Governments celebrate completion of $82.8-million infrastructure projects for U of A; federal government announces $39 million in new research funding
New student innovation centre, lab upgrades among 10 U of A projects completed thanks to joint federal-provincial Post-Secondary Institutions Strategic Investment Fund.
By MICHAEL BROWN
In the early morning of May 26, 2017, Ex-Alta 1, a small cube satellite designed and built by University of Alberta students, was deployed from the International Space Station.
And while that satellite set straight to work measuring lower thermosphere and space weather—powerful bursts of solar wind that represent a threat to trillions of dollars worth of earthly electrical power and communications infrastructure—back at home work was well underway on an ecosystem to help the Ex-Alta 1 crew get started on a their second race to space.
The Student Innovation Centre in the Centennial Centre for Interdisciplinary Science was one of 10 U of A infrastructure projects announced back in September 2016 that are now up and running thanks to an $82.8-million investment from the Post-Secondary Institutions Strategic Investment Fund. The funding included $56.3 million from the Government of Canada and $26.5 million from the Government of Alberta.
U of A president David Turpin, who was on hand to celebrate the completion of the projects, said that particular space is already “helping students build on their ideas, laying the groundwork to turn these ideas into businesses, evidence-based policy, cleaner energy practices and healthier communities.”
He said the AlbertaSat student group is already taking advantage of the centre to develop a second satellite to be used in wildfire detection and monitoring
“These critical investments from the provincial and federal governments advance science and discovery at the University of Alberta, in our city and province, and across Canada,” he said. “These investments enable remarkable students and researchers at different stages of their careers to take innovative risks and tackle pressing challenges to build a better future for everyone.”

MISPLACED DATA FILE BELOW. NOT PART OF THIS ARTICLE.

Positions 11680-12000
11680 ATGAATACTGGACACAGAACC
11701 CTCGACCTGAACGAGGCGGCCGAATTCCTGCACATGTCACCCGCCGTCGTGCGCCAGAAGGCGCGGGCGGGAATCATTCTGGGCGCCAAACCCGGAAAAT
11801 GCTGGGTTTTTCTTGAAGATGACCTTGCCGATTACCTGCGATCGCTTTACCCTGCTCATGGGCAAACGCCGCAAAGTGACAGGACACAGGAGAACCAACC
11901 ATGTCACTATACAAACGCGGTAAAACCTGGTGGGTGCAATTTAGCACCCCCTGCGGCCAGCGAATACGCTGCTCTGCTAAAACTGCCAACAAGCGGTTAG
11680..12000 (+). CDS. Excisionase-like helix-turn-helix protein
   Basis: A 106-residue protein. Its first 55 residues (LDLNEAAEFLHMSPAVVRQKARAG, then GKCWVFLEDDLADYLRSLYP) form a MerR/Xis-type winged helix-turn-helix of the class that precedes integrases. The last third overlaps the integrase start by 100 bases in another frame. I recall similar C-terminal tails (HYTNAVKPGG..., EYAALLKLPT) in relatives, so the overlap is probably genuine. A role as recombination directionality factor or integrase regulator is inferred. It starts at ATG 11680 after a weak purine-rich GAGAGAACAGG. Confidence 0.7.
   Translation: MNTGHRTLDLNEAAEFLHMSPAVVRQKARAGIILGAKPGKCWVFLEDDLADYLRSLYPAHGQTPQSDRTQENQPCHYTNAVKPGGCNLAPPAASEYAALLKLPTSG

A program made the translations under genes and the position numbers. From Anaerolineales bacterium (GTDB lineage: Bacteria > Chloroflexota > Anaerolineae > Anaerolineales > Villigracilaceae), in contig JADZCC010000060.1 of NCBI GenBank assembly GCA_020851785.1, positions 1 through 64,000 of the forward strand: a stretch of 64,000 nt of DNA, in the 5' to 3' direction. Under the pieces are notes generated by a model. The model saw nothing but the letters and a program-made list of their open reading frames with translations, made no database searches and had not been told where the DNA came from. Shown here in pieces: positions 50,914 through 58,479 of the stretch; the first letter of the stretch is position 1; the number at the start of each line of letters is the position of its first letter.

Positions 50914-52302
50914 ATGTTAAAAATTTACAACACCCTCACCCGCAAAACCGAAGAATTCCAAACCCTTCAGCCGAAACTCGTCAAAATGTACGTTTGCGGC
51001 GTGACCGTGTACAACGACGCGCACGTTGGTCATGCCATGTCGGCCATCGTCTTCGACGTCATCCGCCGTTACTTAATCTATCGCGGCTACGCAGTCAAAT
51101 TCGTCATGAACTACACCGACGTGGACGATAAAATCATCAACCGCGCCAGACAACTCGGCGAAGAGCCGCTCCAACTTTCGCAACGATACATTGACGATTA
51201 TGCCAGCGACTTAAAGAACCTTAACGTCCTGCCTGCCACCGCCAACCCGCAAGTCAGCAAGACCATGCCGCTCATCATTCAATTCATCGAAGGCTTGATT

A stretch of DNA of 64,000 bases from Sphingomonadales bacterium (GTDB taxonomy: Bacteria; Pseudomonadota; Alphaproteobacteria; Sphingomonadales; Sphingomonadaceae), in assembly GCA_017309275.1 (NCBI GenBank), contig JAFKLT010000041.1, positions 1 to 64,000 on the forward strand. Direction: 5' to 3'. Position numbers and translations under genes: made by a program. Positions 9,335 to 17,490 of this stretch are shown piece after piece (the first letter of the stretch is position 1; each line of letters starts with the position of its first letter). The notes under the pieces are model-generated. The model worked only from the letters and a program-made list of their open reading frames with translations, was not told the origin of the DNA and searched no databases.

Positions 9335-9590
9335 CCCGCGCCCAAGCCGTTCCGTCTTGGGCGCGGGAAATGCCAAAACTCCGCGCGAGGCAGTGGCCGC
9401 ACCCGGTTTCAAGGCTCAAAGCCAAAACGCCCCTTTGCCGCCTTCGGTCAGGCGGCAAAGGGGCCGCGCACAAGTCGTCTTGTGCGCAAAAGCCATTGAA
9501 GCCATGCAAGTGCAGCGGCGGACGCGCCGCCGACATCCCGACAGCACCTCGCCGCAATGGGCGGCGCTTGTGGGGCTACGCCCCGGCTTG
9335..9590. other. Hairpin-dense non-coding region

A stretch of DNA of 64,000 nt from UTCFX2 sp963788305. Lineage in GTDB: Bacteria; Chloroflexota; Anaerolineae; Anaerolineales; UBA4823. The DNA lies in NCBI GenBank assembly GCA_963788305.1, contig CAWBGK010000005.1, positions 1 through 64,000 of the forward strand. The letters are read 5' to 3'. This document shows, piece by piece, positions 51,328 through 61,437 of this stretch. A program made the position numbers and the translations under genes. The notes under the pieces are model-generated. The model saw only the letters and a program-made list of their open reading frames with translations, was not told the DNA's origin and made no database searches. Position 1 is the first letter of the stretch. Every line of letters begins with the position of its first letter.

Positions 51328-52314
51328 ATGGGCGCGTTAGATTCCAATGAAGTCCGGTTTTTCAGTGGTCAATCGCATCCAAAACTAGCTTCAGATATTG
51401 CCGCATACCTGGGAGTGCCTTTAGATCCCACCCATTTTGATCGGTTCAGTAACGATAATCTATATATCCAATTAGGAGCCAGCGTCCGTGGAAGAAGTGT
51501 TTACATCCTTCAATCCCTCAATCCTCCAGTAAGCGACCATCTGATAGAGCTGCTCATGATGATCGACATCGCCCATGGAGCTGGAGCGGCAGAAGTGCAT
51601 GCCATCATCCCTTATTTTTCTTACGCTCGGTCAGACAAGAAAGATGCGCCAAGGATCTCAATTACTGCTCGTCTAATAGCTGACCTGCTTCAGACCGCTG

Joining Turpin at the announcement were Amarjeet Sohi, federal minister of natural resources; Navdeep Bains, federal minister of innovation, science and economic development; Randy Boissonnault, member of Parliament for Edmonton Centre; and Marlin Schmidt, Alberta’s minister of advanced education.
Schmidt talked of how Campus Saint-Jean’s biology labs, which underwent an extensive upgrade thanks to the infrastructure investment, predated the discovery of DNA in 1953.
“That’s how important it is to make these investments, so students can learn in the most modern environments we can give them,” he said.
Bains talked about the money spent to upgrade the university’s internet connection, adding the need to analyze and store large data sets is at the core of Canada’s economy going forward.
“We are trying to promote the culture of innovation and nurture this culture of curiosity,” he said.
For his part, Sohi brought news of an investment of more than $39 million in discovery grants from the Natural Sciences and Engineering Research Council of Canada (NSERC) to support fundamental research at the U of A.
“The support we give researchers and students provides the solid foundation they need to explore new avenues of discovery that will benefit all of us,” said Sohi.